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Does a Border Fence Work? Check Out the Dramatic Change After Israel Put One Up


It's an incredible drop...

A section of the fence along the Israel-Egypt border (File photo: Charly Wegman/AFP/Getty Images)

Israel’s Population, Immigration, and Borders Authority has released dramatic statistics reflecting how effective the construction of a border fence has been at stemming the entry of illegal migrants seeking to cross the border from Egypt’s Sinai Peninsula.

According to the government, the number of illegal entries has declined from the thousands in each recent year to just several dozen this year.

In January, Israel finished building the main portion of the 16-foot high fence, which is made of razor wire and reinforced by military surveillance, including motion sensors and cameras, aimed at keeping out both illegal African migrants and terrorists operating in the Sinai.

A section of the fence along the Israel-Egypt border. (Getty Images)

According to the most recent quarterly figures published by the Population, Immigration and Borders Authority, 36 people have been caught trying to enter the southern border since January.

It's an incredible drop after 10,440 were caught in 2012, 17,298 in 2011 and 14,715 in 2010. In the years before that, the numbers were lower but still in the thousands. Beyond the 36 people who were caught at the border during 2013, another 59 who successfully crossed into Israel were detained by immigration authorities elsewhere in the country.

Even without reading Hebrew, one can see the dramatic drop in the number of people caught trying to enter Israel's southern border from 2012 to 2013. (Chart: Israeli Population, Immigration, and Borders Authority)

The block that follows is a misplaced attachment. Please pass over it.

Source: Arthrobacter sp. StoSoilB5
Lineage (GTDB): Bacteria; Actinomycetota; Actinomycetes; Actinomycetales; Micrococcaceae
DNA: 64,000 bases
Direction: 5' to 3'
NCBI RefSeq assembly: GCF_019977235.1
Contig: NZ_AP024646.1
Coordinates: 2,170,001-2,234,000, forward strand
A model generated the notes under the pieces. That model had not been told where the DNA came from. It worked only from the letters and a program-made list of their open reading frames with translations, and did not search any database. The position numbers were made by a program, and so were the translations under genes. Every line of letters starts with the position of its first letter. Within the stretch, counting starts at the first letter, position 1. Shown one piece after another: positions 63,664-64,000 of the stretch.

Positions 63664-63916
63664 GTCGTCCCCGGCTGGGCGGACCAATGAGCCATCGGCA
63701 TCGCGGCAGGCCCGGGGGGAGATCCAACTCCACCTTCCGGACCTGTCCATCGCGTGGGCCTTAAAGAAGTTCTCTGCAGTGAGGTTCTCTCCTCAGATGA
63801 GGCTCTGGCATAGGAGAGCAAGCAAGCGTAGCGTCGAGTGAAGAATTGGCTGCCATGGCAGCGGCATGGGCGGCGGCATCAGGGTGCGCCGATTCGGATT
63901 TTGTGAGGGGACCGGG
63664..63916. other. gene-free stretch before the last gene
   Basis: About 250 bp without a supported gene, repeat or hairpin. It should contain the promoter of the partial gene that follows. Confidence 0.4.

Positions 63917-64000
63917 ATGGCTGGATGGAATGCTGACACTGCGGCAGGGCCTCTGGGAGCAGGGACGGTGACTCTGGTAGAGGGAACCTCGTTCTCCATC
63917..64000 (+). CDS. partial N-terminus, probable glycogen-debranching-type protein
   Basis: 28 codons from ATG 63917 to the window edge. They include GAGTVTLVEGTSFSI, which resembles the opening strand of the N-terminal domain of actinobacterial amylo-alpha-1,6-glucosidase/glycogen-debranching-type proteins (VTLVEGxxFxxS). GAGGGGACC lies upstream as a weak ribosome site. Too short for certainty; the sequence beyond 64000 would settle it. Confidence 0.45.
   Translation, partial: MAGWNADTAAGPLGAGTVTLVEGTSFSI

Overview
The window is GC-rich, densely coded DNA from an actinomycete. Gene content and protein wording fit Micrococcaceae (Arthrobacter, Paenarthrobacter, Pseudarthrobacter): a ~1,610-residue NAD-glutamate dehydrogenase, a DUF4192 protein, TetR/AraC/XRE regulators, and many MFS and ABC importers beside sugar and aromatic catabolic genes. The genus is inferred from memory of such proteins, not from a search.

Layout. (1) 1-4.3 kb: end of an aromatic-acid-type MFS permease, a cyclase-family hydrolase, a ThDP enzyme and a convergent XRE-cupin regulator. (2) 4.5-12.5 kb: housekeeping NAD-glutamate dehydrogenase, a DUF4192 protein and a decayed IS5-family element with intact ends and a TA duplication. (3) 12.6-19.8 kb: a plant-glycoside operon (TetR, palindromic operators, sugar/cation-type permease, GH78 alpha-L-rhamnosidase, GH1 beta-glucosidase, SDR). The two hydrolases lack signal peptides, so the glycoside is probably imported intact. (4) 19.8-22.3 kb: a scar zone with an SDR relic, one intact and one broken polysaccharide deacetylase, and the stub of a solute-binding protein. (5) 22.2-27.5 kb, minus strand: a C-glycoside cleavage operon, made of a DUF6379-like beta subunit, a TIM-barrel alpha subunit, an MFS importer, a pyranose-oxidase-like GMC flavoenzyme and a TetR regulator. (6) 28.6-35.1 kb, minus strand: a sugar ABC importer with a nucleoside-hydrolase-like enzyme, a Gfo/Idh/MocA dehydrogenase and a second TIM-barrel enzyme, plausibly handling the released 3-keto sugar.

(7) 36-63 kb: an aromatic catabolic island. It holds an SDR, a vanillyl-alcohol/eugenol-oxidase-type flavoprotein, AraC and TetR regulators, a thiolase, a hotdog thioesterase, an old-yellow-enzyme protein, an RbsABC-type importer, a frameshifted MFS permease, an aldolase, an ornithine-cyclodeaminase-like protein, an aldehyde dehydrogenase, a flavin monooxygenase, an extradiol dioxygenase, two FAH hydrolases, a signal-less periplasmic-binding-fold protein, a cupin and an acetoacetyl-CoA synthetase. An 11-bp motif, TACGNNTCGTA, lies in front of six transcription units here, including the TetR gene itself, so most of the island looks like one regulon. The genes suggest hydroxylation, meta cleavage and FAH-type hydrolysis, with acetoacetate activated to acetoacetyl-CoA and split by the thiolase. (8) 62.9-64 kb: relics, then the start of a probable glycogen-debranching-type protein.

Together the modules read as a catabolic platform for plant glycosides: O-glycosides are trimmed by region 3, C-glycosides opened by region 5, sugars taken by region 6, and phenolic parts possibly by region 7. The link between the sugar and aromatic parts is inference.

Prime Minister Benjamin Netanyahu has touted the efficacy of the security fence, saying in July, “The fence has completely stopped illegal migration to Israel, but it also has an additional function, namely counterterrorism.”

Encouraged by the success of the southern border fence, Israel has plans to erect fences along the Syrian and Jordanian borders, largely due to security concerns.

Last week, the Hebrew newspaper Maariv reported that Netanyahu had ordered construction of a fence in the Jordan Valley that would leave Israeli forces in control of the border with Jordan even if the Palestinians established an independent state in the West Bank.

The fence along the Israel-Egypt border built over several years cost an estimated $377 million, according to the Times of Israel. The Algemeiner reported that the main section of the fence – a 143-mile stretch – took two years to build.

The issue of the illegal immigration is controversial in Israel, with supporters saying they should be granted asylum and allowed to remain in the state. The government has debated policies to encourage those who have managed to enter Israel to leave, including offering them financial a reward in exchange for their deportation and long-term detention.

Israel’s High Court of Justice in September struck down a proposed “infiltrator law” under which illegal migrants could be detained for up to three years without trial.



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